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Residents Step into Police Shoes

Graduates of Herndon Citizen’s Police Academy reflect on lessons learned.

The man in a dark jacket lumbered slowly back and forth, both of his hands in his pockets and moving in a suspicious manner towards Mike Kosin, a 26-year-old computer systems administrator. Kosin squared his feet and pulled out his weapon, a 9mm Sig Sauer pistol, and yelled loudly in his direction.

"Police, don‘t move! Take your hands out of your pockets!" he shouted in a loud voice, trying to show the suspect that he was not messing around. But it didn’t work. The suspect kept his hands in his pockets and continued moving about.

After several more attempts to get him to put his hands on his head and lay on the ground, Kosin squinted his eyes and leaned forward. The suspect’s hands, now fumbling in the pocket of his black trench coat pulled slowly out and pulled out something that glinted as metal in the sun.

It was enough for Kosin, who made his decision to act right there.

Pulling the trigger three times, quick in succession, he fired three rounds directly into the suspect’s chest, causing him to drop the metal object he was holding.

After walking closer to see what he had been holding, Kosin saw that it was a large, metal wrench.

THE BULLETS, of course, were "soap" rounds that leave harmless marks on the clothing of the police officer acting as the perpetrator.

The scenario that Kosin was taking part in two weekends ago at the Fairfax County Police Department training facility near Dulles Airport was one of many that recruit officers undergo. Kosin, a recent graduate of the 12th Annual Herndon Citizens Police Academy, acted out the tense scene with 14 other students of the program as the final lesson in police procedure, capping off a 12-week program that saw students tackling such issues as gang activity, drug enforcement and polygraph examinations.

"It was nerve-wracking," Kosin said of the scenario that he played out with lead instructor Dexter Morgan in the role as the suspect. "Not knowing how he was going to respond and if he had a weapon, it really puts you on edge."

The purpose of putting the students through that particular exercise, Morgan said, was to allow them the opportunity to see how much of a challenge it is for police officers to make the decision to use deadly force.

"It’s not something that we run into everyday, but the possibility of using deadly force is something that we need to know … for both the officer’s safety and the public’s safety," said Morgan, has taught the class for five years. "We hope to show the situation that police can be put into and the weight of the decision that they have to make when it comes to [deadly force]."

THROUGH THE NEARLY three months of weekly, two-hour classes, students got a glimpse not only into tense situations, but also of the complexity of police investigations, the technology of traffic enforcement and the tradecraft of undercover work, amongst other things.

Attending the program was a tutorial on the challenge and dedication of police officers, said Herndon Mayor Steve DeBenedittis, who graduated from the program this year.

"It gave me insights into what [police officers] do and what they have to face every day that they step out on to the street," DeBenedittis said. "It was a great experience in that I think that when I talk with [police officers] I think I’ll have a better understanding of what they’re dealing with."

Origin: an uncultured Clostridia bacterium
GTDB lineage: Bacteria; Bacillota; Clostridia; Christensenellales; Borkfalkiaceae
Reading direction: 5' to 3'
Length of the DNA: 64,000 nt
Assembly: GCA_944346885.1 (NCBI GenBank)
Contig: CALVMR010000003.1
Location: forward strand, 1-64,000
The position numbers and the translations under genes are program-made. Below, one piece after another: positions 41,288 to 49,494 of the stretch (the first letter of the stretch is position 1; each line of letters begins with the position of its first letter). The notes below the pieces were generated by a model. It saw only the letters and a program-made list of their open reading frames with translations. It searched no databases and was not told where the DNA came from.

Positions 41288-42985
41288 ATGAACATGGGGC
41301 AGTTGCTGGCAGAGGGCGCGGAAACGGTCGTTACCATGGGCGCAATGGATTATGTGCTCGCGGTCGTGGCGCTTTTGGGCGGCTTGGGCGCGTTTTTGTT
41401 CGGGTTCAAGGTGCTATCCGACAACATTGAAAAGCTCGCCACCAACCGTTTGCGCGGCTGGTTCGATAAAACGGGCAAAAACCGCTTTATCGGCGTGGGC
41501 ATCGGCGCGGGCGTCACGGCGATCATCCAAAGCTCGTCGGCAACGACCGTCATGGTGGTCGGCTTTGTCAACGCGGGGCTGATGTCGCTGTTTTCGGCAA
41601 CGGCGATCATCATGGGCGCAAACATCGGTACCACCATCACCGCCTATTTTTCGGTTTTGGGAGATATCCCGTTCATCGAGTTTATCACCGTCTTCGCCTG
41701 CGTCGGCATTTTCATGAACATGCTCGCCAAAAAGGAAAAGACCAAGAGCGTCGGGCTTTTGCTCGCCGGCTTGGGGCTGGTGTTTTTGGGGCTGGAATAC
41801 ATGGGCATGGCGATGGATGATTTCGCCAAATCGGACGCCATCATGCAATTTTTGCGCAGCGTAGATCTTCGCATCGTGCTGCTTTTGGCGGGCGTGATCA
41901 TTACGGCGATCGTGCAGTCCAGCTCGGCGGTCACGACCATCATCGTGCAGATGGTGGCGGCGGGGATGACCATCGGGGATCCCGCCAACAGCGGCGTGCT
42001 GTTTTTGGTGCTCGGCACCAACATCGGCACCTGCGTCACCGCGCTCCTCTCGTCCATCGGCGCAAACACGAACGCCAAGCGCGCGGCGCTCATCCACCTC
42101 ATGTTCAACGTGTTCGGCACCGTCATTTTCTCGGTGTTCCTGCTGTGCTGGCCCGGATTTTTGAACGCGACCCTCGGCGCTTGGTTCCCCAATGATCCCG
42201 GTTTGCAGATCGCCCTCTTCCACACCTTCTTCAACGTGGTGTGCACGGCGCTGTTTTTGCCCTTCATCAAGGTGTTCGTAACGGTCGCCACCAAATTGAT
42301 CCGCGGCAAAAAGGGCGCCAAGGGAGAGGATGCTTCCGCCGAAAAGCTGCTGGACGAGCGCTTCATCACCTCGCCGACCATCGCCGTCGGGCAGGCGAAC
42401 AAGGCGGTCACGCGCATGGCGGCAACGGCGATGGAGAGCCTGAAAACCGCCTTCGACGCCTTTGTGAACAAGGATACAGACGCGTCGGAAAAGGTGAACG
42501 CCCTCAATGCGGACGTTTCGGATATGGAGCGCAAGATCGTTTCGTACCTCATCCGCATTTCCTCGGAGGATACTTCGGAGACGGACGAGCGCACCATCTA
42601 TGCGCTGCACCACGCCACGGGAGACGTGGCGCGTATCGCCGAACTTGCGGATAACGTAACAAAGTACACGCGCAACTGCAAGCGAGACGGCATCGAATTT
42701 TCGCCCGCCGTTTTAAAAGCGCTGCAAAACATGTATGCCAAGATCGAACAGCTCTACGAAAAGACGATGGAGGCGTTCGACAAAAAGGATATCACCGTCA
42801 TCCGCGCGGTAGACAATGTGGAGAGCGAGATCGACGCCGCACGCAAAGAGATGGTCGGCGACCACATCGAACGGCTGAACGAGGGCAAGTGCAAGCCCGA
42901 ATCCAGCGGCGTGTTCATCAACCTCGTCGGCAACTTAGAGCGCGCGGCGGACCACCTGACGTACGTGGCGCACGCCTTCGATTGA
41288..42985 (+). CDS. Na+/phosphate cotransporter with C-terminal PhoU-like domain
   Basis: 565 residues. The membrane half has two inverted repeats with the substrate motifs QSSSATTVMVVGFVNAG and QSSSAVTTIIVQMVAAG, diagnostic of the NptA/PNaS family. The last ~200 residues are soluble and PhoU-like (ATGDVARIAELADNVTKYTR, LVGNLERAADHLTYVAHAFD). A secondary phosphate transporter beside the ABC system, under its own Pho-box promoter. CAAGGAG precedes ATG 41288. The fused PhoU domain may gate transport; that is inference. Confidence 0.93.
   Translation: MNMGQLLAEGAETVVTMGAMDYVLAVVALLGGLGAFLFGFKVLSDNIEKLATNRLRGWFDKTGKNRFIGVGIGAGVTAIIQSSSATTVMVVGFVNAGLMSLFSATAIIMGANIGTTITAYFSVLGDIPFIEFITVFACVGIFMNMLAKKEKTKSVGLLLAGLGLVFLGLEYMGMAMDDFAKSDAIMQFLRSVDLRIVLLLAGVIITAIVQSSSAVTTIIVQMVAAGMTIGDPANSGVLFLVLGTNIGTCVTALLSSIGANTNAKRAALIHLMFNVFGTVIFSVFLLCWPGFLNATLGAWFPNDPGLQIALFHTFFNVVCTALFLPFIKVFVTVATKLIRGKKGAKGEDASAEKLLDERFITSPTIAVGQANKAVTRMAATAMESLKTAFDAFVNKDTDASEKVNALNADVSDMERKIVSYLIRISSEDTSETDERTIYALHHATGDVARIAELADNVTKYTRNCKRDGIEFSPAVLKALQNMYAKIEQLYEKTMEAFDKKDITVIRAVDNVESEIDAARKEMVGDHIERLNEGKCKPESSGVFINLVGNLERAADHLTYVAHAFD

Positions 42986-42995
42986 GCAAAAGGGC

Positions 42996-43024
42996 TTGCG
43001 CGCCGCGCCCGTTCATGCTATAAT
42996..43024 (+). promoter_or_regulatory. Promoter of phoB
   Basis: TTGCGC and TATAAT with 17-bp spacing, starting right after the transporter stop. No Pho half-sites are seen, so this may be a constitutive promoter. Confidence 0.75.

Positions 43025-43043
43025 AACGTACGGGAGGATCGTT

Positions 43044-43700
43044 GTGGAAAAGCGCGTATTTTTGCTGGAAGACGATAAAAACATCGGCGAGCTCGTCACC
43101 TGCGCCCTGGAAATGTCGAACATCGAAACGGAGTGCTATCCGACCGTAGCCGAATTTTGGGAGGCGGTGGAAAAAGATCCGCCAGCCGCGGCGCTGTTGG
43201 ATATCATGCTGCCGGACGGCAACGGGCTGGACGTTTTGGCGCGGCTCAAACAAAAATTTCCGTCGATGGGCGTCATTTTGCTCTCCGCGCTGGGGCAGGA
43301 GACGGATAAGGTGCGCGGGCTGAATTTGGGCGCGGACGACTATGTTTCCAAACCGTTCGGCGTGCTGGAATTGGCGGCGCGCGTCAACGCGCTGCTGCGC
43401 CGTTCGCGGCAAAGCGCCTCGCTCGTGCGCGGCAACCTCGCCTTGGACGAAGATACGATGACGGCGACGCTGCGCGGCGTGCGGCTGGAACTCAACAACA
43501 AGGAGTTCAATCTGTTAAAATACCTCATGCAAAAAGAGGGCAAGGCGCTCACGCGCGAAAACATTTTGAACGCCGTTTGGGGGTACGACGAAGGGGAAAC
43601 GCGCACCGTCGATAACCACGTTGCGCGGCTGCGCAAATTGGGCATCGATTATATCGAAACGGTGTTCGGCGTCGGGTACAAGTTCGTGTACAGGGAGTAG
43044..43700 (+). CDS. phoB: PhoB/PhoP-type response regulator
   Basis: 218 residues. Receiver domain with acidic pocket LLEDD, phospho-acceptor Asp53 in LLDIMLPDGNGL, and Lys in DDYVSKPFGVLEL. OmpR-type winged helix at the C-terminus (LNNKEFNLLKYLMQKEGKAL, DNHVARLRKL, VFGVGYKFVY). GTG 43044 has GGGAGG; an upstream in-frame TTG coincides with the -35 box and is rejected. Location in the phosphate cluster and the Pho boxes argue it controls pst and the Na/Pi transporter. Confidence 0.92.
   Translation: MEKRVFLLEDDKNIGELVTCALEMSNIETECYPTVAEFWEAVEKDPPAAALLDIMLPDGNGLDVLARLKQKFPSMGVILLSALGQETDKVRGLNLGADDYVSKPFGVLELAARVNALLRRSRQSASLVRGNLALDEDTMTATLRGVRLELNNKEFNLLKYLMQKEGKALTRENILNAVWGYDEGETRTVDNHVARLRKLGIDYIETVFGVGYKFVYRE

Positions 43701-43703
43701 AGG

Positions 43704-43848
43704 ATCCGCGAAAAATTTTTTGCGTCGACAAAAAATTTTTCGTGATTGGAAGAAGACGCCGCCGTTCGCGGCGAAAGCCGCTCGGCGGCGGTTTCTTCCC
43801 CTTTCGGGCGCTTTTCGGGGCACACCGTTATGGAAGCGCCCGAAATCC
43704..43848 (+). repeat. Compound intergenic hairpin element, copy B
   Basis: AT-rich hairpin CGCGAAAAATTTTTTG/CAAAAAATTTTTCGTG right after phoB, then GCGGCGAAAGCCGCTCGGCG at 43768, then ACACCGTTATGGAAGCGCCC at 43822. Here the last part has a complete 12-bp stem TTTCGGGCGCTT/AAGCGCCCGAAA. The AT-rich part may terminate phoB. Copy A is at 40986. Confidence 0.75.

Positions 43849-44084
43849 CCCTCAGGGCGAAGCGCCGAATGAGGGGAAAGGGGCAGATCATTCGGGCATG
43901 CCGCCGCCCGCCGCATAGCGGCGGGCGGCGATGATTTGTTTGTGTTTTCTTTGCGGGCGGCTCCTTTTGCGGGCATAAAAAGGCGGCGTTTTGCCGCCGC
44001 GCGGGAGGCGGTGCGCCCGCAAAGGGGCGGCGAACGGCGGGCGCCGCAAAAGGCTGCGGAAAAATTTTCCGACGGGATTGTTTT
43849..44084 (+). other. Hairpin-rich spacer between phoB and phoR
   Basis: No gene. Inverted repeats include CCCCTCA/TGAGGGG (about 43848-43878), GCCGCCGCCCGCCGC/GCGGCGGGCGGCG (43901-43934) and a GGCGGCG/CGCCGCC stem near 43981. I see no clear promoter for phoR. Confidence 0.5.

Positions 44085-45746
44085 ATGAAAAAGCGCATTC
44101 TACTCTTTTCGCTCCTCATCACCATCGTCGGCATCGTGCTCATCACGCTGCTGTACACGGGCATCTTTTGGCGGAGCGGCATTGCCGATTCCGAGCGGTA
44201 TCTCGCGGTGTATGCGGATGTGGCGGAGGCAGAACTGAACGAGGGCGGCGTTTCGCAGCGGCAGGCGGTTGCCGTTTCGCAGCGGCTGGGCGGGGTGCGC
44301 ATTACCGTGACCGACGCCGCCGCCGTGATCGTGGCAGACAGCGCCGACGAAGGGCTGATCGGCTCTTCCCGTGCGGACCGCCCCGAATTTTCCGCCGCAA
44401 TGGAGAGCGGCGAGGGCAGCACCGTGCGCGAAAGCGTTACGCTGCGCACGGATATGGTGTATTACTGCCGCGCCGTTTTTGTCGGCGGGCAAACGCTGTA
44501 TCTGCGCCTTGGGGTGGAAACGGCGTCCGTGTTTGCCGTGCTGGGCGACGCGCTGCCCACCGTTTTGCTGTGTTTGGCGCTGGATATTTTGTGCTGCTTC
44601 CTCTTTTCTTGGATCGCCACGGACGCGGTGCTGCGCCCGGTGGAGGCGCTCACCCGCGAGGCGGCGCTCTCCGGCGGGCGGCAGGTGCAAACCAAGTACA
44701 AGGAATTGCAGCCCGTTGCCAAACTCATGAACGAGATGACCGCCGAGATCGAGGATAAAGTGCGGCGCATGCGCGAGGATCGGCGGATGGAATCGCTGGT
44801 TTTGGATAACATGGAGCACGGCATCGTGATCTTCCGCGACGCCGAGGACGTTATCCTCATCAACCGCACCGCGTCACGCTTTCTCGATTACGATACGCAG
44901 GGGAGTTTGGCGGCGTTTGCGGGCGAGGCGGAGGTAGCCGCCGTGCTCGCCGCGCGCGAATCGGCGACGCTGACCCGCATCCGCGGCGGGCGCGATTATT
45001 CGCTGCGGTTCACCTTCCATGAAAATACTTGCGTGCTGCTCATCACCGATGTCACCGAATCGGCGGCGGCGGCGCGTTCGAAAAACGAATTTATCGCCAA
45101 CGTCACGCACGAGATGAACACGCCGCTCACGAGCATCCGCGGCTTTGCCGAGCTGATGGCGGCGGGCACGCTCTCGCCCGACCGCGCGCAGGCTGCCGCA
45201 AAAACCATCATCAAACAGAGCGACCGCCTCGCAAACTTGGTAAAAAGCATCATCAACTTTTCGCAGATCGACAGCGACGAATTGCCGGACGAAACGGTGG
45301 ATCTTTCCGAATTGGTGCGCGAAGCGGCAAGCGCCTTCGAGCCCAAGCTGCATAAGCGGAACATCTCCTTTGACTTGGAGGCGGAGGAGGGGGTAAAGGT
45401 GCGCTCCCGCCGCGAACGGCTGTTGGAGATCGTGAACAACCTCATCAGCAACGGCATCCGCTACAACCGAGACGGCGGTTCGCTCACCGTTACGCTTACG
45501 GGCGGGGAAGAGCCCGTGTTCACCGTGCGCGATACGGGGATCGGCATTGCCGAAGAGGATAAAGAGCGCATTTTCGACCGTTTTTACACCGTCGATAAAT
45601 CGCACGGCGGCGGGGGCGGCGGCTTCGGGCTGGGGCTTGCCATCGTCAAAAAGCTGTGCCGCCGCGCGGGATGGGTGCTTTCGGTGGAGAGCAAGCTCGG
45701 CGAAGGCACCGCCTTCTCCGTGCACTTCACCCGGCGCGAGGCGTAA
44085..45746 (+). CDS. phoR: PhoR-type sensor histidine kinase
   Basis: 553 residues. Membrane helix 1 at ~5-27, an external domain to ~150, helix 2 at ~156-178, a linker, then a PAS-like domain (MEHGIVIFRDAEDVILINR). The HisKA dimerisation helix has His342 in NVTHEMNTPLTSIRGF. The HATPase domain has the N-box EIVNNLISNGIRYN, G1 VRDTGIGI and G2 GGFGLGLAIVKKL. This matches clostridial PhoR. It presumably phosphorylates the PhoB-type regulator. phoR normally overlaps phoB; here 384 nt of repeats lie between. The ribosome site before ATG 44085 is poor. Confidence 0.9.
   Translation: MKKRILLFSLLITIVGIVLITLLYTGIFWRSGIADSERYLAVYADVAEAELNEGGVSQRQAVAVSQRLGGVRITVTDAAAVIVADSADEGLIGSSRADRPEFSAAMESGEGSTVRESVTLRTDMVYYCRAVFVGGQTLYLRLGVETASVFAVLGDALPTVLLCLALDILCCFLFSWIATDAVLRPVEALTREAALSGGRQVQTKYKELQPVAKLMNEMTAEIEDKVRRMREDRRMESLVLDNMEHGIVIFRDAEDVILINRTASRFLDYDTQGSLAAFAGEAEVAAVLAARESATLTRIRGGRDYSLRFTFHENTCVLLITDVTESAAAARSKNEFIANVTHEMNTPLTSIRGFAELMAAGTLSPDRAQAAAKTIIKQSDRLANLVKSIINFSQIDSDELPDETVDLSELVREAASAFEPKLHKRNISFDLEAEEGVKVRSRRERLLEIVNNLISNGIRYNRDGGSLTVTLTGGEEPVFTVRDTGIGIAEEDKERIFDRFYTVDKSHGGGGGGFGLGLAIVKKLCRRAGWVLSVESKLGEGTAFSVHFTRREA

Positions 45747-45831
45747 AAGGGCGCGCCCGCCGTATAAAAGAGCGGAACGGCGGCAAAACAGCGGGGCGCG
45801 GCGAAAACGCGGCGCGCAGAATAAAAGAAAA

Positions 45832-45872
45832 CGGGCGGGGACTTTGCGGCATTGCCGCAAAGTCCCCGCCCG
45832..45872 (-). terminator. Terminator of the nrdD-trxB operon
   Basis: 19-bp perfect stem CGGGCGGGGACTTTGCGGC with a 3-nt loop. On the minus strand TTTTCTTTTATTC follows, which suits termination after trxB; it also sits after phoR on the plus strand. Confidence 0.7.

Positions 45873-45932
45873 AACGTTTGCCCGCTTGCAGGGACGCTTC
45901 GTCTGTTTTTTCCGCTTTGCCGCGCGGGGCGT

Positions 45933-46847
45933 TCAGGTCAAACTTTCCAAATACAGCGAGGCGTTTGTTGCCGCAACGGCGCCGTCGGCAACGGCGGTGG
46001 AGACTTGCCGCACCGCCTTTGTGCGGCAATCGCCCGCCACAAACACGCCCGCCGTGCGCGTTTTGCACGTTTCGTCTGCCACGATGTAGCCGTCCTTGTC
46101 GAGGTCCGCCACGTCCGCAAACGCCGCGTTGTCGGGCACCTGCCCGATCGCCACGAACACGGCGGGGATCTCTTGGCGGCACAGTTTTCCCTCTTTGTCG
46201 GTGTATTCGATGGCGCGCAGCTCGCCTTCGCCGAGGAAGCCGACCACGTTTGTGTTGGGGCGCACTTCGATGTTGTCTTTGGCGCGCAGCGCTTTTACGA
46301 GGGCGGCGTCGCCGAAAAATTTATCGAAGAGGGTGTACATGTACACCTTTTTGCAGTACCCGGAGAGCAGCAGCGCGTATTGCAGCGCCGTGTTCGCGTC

And while the program works as a way for citizens to learn the complexities of being a police officer, it is also a tool in making Herndon a better place to live, Morgan said, who added that he was especially impressed by the fact that all of the students graduated from the course.

"I think it’s great because everybody has a good time and everybody walks away with a little more information, both the students and the instructors," he said. "The people get a chance to come out and see that we’re just regular guys, and it’s a benefit for Herndon, both for the town and the police."

Building that community support, mutual respect and even friendships among citizens and the police department is imperative for a better and safer Herndon, DeBenedittis said.

"It really just builds on that idea of the community and the police cooperating that the [Herndon Police] chief [Toussaint Summers] and I are always talking about and encouraging," he added.

BUT FOR DIANNE Thomas, a recent graduate of the Herndon Citizens Police Academy, gaining the opinion of the Herndon Police Department as an organization of impeccable character is the most valuable result of taking the class.

Before she and her husband, Hugh, signed up for the class, the two had been seriously thinking of moving back to upstate New York to get away from the congestion and traffic of Northern Virginia, she said. That changed after only a few lessons.

"I find it so exceptional to have a police department with such a high level of integrity … and you can see that in the years that people have on this force, the dedication and commitment to the community," Thomas said. "Most people don’t realize how important that is to have a police department that you can trust to take care of your community."

Thomas said that she is now one of the biggest advocates of the program, recommending it to all of her friends, if not for the knowledge of the police work, for the introduction to the several members of the Herndon Police Department.

"I’m talking to everybody in my neighborhood, and I think that everyone who has an interest in their community should be involved in this," she said. "People need to have that strong sense of community and be able to look up to the police for the job that they do."

"Sometimes we might not realize it, but [Herndon] is a nice place to live."